Our low-harmonic drives keep you running reliably, efficiently and in compliance

Harmonic drive compliance becomes more critical every day. At SPOC, we focus on the entire system, providing low-harmonic drives to ensure that you continue running reliably, efficiently and in compliance of IEEE519 and EN-6100-3-2.

Inductive Reactance

Using inductive reactance is a cost-effective way for lowering harmonics.  By placing a 3% AC input reactor in line with the incoming power to the rectifier or by installing a DC reactor (choke) after the rectifier, the distorted current is lowered to around 35%.  Without these devices, the harmonics can be typically up to 80%.  Inductive reactance is a simple and inexpensive first step towards reducing harmonics and should be considered a minimum practice for any drive. As a side benefit, the reduced harmonics reduce the incoming amperage to the VFD, reducing heating and extending its expected life.

Ac Reactor
Dc Choke

Passive Filters

Passive filters create a low-impedance path to ground for the harmonic frequencies and may be tuned to a frequency between two prevalent harmonics to help attenuate both.  In addition, they normally include a large line reactor on the input.  These filters work well in many applications to help achieve IEEE519 compliance.  Due to the capacitors inside of them, care should be taken in application to use the fusing and contactors to protect the lift and remove them from the line when the VFD is not running.  These work on all PWM drives which make up 99% of drives made today.  Due to the way 6-step drives are made, you should consult your filter manufacturer to help you size a filter for one of these drives.

Passive Filters

Active Filters

Like what noise cancelling headphones do with sound waves, these filters inject equal and opposite harmonics onto the power system to cancel those generated by the other equipment.  This method has proven effective in reducing harmonics well below required levels.  The drawback is that this method can be costly.

12 pulse drives

This method employs two separate rectifier bridges, which supply a single DC bus.  The two bridges are fed from phase shifted supplies of the output of special transformers.  These transformers must be installed to create 6 phases from the 3 utility phases and the phase shifting causes some lower order harmonics to cancel out each other. This method however, is highly sensitive to voltage imbalance as well as background distortion.  In addition, if they are lightly loaded, 12 pulse drives still have quite high harmonics.  While they are a proven technology, the reality is that 12 pulse drives cannot be counted on to meet IEEE519 in many cases.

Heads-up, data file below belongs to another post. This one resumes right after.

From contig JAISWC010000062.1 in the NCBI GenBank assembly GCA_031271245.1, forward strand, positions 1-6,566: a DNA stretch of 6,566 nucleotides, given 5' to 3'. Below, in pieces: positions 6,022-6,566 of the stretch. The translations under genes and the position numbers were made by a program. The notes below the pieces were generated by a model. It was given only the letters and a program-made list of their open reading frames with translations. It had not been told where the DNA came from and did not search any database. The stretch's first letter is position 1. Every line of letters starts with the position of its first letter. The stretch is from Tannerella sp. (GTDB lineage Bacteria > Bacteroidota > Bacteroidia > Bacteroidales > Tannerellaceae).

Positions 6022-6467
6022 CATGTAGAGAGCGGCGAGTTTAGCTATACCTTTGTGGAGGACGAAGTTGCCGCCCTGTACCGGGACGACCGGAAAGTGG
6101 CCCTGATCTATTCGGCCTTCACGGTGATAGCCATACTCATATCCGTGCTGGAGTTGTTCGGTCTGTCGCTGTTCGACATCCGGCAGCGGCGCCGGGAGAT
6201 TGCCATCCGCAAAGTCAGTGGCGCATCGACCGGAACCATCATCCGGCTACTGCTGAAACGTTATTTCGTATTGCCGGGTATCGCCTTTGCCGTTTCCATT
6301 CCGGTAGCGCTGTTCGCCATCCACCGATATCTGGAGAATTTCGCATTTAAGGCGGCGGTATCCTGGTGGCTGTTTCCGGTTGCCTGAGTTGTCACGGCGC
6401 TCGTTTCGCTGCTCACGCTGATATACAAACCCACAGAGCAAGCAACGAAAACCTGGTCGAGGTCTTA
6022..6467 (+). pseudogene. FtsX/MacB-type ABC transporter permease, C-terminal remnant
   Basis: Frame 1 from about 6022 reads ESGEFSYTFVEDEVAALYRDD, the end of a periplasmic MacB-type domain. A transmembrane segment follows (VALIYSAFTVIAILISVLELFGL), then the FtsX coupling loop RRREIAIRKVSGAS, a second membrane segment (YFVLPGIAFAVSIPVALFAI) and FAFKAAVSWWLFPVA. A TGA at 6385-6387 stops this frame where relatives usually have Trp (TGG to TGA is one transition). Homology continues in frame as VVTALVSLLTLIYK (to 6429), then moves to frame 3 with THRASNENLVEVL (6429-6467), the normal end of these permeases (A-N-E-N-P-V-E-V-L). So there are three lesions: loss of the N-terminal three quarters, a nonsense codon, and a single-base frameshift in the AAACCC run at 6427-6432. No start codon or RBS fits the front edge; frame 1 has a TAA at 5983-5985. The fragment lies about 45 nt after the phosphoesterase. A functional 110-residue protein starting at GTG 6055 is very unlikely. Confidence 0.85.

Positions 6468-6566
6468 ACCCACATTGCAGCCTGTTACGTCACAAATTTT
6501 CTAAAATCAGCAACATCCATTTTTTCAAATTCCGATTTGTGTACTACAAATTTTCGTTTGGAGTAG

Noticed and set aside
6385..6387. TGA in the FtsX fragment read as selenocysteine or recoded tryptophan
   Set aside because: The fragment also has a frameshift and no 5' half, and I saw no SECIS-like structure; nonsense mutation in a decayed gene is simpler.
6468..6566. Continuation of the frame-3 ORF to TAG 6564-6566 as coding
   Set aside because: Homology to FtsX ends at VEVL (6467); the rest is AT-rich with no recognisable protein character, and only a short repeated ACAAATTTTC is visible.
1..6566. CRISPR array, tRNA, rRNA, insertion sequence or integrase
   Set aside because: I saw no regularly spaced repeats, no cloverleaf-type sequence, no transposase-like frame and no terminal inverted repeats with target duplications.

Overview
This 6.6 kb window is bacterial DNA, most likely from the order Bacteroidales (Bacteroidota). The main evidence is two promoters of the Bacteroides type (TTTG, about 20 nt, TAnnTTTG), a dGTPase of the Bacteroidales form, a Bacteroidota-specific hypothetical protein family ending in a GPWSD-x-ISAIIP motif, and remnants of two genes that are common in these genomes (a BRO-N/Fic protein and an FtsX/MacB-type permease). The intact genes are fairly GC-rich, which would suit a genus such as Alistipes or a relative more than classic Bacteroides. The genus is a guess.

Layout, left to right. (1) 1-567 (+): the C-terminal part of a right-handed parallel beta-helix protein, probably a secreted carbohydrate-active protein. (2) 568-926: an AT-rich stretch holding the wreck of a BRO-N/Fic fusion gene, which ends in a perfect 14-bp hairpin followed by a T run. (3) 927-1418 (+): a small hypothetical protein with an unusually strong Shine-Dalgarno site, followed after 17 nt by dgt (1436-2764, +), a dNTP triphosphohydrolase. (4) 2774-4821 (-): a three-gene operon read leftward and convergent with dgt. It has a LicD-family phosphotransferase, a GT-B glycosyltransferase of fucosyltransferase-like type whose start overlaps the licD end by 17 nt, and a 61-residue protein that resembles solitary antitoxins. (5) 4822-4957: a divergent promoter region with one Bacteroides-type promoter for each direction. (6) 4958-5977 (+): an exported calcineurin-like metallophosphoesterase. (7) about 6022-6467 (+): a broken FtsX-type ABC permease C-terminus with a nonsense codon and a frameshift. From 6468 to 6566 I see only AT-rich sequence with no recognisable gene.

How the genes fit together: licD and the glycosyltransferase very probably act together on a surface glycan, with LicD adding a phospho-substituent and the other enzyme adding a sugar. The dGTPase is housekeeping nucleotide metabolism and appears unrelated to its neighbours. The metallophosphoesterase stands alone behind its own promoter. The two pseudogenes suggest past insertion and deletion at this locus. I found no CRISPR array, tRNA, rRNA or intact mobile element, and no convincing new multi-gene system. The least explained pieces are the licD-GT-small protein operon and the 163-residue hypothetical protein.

Pulse drives

18 pulse drives

This method employs three separate rectifier bridges, which supply a single DC bus.  These bridges are fed from a special transformer that supplies three phase shifted sets of three phase power.  This method is effective in eliminating a much wider range of harmonics than the 12-pulse. These transformers are often air-cooled with fans that can be problematic for outdoor applications due to dust and dirt contamination.  Another drawback of this method is that voltage imbalances greatly exasperate harmonics.  18 pulse drives have similar harmonic mitigation to the high-performance filters and normally can help meet IEEE519 standards.

Pulse drives

Active Front End

This method uses a bidirectional power converter for the front end of a common DC bus drive line up.  An external LCL filter is used at the input.  This method reduces total harmonics to 2-3% and is immune to voltage imbalances.  Active front end is by far the most effective means at reducing harmonics. In addition, active front end drives can boost voltage inside the drive, countering poor power that may exist on site.  The drawback of this method is that it is expensive.

 
Active Front End

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